{Smart Money} Is Education a DEBT Sentence?


There is a quote that states, “If you think education is expensive, try ignorance”. Unfortunately, this quote is true on SO MANY levels. While many people associate the word ignorant with being dumb or stupid, it’s simply the condition of being uneducated, uniformed, or unaware. After graduating from Spelman College, I made both smart and dumb decisions regarding my student loan debt. I was told by my aunt that paying your student loans is a great way to establish credit. I put in an extra effort in paying Sallie Mae, so much that I had it paid more than year in advance. This was smart, ignorant, and sometimes dumb at the same time. It’s smart because I really never had to worry about forgetting to pay the bill. I felt extremely proud of myself for not being another “irresponsible” 20 something. It also revealed my ignorance because I should have been using that extra payment every month to pay down the balance NOT pay it in advance. I ended up paying interest when I could have been slaying the balance, which ultimately shortens the life of the loan. However, it wasn’t until I was in between jobs and not paying on the loan at all because the next due date was a year from then that I started digging a hole that I am still trying to get out of four years later. For one, my interest was accruing at about $8 a day, so a lot of the money I thought I was saving was now been tacked back on to the overall balance. It got worse when after the year was up, I still wasn’t working and I accepted an offer to postpone my payments for a year. That was back in 2011 and after yesterday’s phone call to Sallie Mae, my decision to postpone is still hurting my finances.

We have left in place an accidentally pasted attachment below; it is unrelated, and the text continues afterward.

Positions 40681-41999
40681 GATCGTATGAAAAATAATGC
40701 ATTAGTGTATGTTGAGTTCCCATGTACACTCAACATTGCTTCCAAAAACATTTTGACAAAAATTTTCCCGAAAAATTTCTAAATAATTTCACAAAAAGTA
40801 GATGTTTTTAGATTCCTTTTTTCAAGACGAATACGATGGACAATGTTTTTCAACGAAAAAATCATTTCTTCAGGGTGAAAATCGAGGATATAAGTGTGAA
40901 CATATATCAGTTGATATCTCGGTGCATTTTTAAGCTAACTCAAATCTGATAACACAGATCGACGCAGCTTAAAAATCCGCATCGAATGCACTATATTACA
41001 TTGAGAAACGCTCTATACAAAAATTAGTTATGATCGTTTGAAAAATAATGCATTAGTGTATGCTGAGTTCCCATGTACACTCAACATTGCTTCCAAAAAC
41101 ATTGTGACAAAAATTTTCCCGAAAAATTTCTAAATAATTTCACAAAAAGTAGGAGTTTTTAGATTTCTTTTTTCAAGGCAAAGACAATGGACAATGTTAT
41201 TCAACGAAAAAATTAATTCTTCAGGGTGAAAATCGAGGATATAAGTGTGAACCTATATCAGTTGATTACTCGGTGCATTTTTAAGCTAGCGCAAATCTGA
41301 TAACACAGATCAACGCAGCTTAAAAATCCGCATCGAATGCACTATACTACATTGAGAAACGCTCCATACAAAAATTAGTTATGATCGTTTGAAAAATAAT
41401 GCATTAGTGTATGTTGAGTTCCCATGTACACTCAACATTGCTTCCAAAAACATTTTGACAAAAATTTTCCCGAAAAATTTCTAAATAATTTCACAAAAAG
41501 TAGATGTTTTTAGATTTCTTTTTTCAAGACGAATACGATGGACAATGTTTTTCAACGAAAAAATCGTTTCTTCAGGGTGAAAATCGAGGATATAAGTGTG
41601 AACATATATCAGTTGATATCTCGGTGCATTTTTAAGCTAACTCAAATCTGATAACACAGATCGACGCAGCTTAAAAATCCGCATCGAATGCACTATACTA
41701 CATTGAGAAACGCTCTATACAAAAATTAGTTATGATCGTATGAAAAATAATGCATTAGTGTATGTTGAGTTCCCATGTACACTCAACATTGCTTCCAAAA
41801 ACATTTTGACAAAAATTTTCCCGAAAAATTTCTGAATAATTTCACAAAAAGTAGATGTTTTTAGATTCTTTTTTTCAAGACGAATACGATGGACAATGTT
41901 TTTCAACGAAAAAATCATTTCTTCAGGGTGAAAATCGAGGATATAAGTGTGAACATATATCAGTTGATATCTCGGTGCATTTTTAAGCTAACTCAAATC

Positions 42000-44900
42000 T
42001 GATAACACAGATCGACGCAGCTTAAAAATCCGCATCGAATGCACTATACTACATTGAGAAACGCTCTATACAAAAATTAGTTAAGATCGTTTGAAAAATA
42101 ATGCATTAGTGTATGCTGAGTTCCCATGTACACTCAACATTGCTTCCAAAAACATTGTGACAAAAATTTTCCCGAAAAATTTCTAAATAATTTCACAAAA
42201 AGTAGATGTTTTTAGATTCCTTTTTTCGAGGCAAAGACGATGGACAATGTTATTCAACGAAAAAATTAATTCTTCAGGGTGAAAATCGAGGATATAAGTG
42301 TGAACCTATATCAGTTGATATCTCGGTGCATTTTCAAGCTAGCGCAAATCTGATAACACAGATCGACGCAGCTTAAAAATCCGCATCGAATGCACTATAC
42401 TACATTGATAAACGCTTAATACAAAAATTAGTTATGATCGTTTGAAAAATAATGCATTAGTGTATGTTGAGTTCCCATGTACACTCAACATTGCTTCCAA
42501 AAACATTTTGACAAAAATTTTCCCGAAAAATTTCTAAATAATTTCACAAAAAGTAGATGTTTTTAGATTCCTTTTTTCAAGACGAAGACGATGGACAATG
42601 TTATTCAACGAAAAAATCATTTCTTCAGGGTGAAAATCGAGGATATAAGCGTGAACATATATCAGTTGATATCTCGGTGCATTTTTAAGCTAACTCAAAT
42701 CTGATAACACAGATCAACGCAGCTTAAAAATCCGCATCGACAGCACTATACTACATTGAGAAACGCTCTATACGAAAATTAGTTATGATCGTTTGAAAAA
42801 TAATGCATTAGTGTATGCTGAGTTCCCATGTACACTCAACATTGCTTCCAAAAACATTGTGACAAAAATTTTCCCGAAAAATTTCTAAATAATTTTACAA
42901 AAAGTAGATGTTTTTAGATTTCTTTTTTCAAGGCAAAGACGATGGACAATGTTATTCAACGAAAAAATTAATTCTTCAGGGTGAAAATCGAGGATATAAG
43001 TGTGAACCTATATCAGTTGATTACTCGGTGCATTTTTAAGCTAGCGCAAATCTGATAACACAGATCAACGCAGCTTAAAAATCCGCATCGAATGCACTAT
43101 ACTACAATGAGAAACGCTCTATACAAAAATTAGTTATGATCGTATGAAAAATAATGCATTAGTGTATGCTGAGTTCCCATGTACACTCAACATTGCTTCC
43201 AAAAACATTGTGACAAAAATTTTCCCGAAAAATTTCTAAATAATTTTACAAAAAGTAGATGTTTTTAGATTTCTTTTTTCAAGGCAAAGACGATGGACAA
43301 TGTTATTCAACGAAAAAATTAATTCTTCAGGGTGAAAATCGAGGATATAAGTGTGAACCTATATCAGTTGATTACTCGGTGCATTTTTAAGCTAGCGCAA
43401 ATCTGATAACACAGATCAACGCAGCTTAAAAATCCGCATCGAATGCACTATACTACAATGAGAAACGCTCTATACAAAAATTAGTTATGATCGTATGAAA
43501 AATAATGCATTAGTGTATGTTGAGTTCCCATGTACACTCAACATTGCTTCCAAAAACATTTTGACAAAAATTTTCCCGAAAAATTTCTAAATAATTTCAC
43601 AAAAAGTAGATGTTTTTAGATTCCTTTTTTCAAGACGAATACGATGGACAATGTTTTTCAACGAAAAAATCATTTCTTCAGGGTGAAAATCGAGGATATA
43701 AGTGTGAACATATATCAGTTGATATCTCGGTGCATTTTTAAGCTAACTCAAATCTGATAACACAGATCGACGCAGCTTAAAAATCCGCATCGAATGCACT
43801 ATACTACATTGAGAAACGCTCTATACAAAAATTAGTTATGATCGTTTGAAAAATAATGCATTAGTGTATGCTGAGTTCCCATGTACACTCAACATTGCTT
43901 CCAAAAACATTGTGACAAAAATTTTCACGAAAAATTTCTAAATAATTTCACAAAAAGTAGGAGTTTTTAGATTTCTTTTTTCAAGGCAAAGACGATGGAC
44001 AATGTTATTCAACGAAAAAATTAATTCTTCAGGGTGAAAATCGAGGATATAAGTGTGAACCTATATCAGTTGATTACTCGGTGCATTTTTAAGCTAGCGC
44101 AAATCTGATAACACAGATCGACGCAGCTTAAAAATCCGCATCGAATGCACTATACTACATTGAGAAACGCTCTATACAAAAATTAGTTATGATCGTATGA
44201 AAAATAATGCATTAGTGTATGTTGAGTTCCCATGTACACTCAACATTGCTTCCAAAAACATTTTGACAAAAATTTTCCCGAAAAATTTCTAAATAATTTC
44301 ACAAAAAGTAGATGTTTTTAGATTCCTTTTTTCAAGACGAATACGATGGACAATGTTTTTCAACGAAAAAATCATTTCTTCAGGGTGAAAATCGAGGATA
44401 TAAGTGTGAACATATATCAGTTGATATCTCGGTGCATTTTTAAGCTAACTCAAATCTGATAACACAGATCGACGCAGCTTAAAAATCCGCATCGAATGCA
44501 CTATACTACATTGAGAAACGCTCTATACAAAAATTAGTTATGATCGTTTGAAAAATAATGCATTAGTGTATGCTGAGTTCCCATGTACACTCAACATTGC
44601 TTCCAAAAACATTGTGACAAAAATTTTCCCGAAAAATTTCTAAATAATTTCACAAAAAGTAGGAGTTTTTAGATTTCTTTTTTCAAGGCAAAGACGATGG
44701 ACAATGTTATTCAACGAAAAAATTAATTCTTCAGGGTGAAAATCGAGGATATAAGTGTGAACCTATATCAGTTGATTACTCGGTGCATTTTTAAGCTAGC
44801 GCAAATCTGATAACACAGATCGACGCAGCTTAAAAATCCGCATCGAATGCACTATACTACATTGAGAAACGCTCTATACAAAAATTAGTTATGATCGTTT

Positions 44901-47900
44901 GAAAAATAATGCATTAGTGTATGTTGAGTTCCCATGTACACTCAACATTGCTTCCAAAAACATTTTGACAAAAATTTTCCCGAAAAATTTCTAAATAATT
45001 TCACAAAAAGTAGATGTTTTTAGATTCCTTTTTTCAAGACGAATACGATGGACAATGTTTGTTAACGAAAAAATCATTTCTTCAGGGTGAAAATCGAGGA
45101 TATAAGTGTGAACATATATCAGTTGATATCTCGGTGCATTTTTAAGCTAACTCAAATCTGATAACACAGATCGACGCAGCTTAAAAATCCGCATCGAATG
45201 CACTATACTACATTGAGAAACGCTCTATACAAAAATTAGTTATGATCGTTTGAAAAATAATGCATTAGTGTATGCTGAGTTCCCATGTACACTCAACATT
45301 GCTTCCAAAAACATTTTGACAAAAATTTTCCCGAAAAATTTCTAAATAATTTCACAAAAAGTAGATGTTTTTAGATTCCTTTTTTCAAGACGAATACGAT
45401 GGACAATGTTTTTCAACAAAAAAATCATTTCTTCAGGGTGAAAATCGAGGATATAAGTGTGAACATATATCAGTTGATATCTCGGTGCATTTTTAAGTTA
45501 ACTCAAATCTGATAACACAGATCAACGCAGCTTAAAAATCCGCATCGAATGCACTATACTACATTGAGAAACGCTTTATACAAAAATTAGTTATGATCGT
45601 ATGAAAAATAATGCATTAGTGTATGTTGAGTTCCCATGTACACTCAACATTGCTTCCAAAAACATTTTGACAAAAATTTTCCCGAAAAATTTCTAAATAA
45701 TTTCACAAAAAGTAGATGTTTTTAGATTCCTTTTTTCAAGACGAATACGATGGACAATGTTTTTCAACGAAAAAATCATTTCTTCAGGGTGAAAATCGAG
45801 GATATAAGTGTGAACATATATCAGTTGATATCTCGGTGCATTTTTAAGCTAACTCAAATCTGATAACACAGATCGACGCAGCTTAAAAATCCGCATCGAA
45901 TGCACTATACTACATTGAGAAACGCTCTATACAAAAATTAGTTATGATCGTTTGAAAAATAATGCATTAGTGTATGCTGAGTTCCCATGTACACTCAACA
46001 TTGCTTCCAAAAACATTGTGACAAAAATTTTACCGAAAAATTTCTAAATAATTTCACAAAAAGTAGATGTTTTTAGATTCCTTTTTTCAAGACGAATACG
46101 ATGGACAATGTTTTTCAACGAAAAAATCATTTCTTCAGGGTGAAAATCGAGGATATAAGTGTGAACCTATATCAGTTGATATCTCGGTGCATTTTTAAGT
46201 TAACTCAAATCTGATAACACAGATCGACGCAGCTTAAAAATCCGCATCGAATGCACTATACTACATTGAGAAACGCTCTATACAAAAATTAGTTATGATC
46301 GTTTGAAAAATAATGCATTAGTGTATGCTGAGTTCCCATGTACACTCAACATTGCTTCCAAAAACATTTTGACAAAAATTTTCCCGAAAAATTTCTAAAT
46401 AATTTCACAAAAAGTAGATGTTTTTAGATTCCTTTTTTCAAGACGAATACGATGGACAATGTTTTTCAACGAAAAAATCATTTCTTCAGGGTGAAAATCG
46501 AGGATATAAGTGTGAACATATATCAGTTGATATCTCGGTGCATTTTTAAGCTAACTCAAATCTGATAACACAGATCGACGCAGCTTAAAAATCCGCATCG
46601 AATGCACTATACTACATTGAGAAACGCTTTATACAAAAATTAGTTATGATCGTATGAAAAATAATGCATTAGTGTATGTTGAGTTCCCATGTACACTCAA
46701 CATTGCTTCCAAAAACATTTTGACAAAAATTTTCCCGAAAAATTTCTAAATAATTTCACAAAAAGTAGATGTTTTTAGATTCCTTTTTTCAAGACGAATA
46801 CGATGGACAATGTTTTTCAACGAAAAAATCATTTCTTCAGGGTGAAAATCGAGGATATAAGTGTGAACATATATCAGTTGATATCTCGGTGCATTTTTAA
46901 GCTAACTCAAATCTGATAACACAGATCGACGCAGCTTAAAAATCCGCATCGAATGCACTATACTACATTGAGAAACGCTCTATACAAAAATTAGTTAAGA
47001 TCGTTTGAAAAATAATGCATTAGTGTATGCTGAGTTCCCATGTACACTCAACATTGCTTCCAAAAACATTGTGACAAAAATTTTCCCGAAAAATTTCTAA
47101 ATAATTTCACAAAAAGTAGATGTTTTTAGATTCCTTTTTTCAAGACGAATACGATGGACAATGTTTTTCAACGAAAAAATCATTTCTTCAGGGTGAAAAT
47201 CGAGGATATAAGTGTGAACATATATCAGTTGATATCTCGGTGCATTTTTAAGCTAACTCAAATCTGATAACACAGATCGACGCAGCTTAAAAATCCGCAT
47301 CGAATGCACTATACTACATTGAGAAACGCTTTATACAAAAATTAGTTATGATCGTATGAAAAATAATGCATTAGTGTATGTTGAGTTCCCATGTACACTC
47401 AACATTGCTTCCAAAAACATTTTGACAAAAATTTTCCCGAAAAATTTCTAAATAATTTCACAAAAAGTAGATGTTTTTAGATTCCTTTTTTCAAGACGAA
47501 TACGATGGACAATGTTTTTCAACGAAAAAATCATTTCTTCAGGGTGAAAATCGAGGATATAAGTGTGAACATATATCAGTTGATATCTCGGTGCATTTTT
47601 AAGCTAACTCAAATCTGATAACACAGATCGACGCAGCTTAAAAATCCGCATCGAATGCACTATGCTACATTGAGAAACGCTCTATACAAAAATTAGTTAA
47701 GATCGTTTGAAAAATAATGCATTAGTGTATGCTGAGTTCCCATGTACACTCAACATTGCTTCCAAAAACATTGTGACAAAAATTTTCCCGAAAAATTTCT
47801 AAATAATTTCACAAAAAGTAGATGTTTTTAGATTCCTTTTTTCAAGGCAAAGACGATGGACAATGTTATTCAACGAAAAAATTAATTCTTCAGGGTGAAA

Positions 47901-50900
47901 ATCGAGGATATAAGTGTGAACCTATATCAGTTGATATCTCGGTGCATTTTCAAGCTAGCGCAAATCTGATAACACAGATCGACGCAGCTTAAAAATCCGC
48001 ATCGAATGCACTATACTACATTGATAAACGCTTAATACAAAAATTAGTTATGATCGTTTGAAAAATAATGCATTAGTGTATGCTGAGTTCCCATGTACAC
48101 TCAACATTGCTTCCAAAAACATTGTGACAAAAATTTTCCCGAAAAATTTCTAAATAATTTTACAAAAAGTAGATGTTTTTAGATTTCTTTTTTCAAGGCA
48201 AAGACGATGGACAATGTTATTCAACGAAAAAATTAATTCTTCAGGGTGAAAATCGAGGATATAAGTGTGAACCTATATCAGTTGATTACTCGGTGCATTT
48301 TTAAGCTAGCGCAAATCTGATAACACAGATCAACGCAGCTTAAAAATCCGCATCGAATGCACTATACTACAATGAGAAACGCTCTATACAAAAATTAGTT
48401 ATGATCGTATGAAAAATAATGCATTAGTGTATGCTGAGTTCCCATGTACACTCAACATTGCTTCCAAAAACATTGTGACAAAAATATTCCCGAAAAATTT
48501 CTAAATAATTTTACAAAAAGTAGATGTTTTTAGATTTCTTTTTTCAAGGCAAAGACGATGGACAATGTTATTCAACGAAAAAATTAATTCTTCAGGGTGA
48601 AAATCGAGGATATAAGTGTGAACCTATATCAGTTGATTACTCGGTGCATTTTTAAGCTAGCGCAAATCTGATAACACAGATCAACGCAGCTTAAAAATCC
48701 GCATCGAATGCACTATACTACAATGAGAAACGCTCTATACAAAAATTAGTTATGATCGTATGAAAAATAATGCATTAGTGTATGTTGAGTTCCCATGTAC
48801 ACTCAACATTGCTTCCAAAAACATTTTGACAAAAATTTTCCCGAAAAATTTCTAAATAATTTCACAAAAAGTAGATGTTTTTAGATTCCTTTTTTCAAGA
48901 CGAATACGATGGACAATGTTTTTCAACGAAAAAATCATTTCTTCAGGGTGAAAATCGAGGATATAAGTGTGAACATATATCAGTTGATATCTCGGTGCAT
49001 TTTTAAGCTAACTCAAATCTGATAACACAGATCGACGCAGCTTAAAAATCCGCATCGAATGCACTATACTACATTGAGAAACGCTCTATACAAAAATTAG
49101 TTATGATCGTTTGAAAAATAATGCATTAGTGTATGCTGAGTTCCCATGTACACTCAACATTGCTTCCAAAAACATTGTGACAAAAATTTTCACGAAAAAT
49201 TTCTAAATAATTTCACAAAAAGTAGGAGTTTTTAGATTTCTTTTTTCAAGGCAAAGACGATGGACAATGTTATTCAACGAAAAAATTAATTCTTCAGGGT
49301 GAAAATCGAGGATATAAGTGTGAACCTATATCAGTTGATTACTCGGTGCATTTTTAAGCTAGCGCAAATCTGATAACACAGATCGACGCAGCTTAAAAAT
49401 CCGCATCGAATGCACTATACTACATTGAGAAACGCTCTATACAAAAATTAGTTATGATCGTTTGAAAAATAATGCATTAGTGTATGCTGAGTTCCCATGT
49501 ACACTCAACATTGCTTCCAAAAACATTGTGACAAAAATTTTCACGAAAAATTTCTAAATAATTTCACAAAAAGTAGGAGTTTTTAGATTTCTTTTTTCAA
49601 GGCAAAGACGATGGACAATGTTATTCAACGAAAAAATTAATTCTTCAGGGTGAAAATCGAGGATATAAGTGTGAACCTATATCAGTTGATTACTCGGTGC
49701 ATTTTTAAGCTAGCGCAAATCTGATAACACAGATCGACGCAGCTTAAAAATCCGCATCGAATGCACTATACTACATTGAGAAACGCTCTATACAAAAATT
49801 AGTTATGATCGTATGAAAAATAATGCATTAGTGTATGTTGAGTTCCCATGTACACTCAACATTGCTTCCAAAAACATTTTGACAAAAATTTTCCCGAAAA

I pay about $200 a month for my student loans and recently got a series of letters saying that if I qualify I should sign up for automatic billing, which would let Sallie Mae automatically deduct money directly from a specified account every billing cycle. The incentive you ask? A .25% reduction in my student loan interest…equaling about $50 a month and $600 per year. I called Sallie Mae on yesterday, only to find out that I did NOT qualify. Apparently, if you post pone your loan at ANYTIME over the life of the loan, you lose eligibility for any interest rate reduction. Had I known this I would have been the never postponed my loan, but this secret penalty was never in any of the documents I agreed to.  Looking back I would have rather roughed it out. So I guess the quote rings true. My education was expensive but my then financial ignorance could cost me more in the end.

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